This sends the Cup spinning back to Earth, but unfortunately it is shattered into five pieces, each segment landing in a different continent.
Watching avidly on his TV set, Soccer Kid is mortified at the ensuing events and sets off to find the broken pieces and return them, and thus save the day.
Now all that must have seemed a really huge build-up, but the fact is this product is worth it. Yes indeedy, Krisalis have really done something this time.
Normally one would follow some kind of formula before passing judgement on a piece of software. Not in this case though, because it has to be said now - Soccer Kid is awesome.
After a nice introduction it is straight to the menu. Here there is a really nice touch because you can choose the kit in which you embark on your world trip.
It makes sense - choose the Arsenal kit and take on the mantle of Tony "ee-oor" Adams and you will get nowhere. Alternatively, slip into a silky Villa (ahem) kit and romp through the levels.
Object of the game is to guide our hero (who is like a cross between Sport Billy, Marine Boy and the Coca-Cola kid) through levels to find soccer cards. Collect all the cards and you qualify for a bonus screen in which a piece of the trophy lurks.
This in a lot of ways sounds like oh, so many console-esque platform romps and I would need to good sharp kick up my split casey if I drew such a cruel comparison. The main reason for this is that the Kid is undoubtedly unique. In most titles of this genre it is a simple case of guiding you hero from A to B, jumping and bashing. In Soccer Kid, success depends on how you use the Kid's ball skill. Killing baddies or reaching ledges can often be down to utilising one of the many tricks our miniature Maradonna is capable of. It is for this reason that the Kid is so special.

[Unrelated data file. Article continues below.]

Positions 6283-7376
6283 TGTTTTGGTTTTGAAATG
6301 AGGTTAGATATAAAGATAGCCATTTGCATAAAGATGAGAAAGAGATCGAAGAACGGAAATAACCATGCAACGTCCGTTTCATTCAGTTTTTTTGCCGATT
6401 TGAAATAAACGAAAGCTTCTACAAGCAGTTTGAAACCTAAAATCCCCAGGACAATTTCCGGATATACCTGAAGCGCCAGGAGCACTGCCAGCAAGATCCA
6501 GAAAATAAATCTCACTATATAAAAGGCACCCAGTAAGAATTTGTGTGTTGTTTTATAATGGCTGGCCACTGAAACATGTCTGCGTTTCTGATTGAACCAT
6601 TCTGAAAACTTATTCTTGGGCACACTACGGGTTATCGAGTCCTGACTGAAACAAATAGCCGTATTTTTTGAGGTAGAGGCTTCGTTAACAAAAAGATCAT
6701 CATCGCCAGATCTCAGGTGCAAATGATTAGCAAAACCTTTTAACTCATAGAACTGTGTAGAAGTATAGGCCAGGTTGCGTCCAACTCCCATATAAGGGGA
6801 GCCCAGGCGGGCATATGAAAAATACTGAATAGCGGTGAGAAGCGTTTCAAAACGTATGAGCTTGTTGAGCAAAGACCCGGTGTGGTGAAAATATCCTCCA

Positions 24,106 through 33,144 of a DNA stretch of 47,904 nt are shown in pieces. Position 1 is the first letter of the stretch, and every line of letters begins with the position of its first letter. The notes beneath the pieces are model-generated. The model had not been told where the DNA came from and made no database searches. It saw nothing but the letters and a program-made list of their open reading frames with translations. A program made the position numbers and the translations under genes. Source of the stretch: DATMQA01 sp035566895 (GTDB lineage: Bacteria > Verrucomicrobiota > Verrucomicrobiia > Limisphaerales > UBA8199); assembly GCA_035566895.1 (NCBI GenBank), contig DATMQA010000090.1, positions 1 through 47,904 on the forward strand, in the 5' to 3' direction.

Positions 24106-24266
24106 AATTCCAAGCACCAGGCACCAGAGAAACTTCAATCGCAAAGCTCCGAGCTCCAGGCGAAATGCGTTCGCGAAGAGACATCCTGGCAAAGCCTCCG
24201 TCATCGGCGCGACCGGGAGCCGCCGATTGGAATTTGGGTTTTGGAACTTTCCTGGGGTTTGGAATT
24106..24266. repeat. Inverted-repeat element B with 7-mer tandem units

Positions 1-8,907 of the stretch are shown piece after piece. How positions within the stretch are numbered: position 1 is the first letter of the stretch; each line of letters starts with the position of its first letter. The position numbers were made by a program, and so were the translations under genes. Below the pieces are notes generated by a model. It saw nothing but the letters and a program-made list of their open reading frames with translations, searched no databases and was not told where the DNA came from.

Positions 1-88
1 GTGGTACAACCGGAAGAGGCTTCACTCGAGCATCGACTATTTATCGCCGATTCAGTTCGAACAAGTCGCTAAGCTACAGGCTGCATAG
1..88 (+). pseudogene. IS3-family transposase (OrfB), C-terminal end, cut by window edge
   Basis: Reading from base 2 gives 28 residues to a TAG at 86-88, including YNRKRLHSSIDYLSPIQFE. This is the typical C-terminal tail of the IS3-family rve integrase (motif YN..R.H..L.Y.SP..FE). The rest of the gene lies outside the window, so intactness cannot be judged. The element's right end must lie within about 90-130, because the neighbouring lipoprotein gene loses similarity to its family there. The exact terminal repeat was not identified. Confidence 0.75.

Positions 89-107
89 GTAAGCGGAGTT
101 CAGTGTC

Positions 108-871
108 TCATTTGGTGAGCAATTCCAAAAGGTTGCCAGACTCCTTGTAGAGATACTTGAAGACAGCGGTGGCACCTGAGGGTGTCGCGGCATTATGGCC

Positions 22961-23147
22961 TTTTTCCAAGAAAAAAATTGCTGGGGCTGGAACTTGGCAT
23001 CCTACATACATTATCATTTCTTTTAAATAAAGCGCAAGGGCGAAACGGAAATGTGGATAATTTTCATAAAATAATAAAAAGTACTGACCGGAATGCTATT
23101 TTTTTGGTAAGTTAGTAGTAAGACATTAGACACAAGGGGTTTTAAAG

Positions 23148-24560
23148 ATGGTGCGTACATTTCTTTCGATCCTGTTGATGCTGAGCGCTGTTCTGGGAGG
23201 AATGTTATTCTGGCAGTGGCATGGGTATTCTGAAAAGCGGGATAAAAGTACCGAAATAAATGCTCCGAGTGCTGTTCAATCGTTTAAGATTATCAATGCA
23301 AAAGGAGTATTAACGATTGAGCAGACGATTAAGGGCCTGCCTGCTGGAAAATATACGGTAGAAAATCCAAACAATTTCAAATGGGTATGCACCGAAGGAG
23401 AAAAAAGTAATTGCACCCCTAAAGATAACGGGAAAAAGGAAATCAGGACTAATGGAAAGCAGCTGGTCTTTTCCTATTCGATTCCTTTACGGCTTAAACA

Some of the tricks need you to be fairly dextrous and take some learning. This makes SK really addictive - believe me it is highly pleasurable when you pull off a bike kick or a flashy back heel.
Once you have grasped some of the tricks (and there is a tutorial mode to help you) it is off on a saga of soccer-skilled action. Each of the level is different and there being 28 in total, it is quite a handful.
These change as you travel from your native England down through Italy over to Russia into Japan finally tricking your way through the States ending up at the Final.
The backdrops are beautifully drawn and the screen scrolling is a veritable parallaxing paradise. You can tell that a large amount of time and thought has been taken, paying attention to detail and this really comes across in the standard of the graphics. Whether you are back-heeling in a Baltic battleship or volleying in Venice, everything is well on the ball.
There is also plenty of humour involved in matters as well. Some of the baddies like Gareth the rugby player of the Italian opera singer Paverelli are very silly indeed.
Also, there are loads of secret levels and pick ups like pseedy boots to be found in chests which are littered throughout the levels. There are too card and trick bonuses to get your header around.
In the sound department, everything is absolutely Wembley as well. The tunes are beefy and vary through the different stages and for once you are not reaching for the volume knob to sack some cheesy tune.
Overall, the boy with the ball skill is going to score a triple hat-trick in the popularity stakes. He is awesomely animated, extremely playable and highly addictive.
So with seconds remaining on the click, it is Soccer Kid 10, other games of its ilk 0. The crowd are gonna live this flashy little Pele fellah. He oozes talent and personality, and I can see in years to come a career in TV doing holiday shows just like the loveable Mr Lineacre. Honestly footy fans, Soccer Kid is gonna having you doing keep-ups into extra time. It is a winner.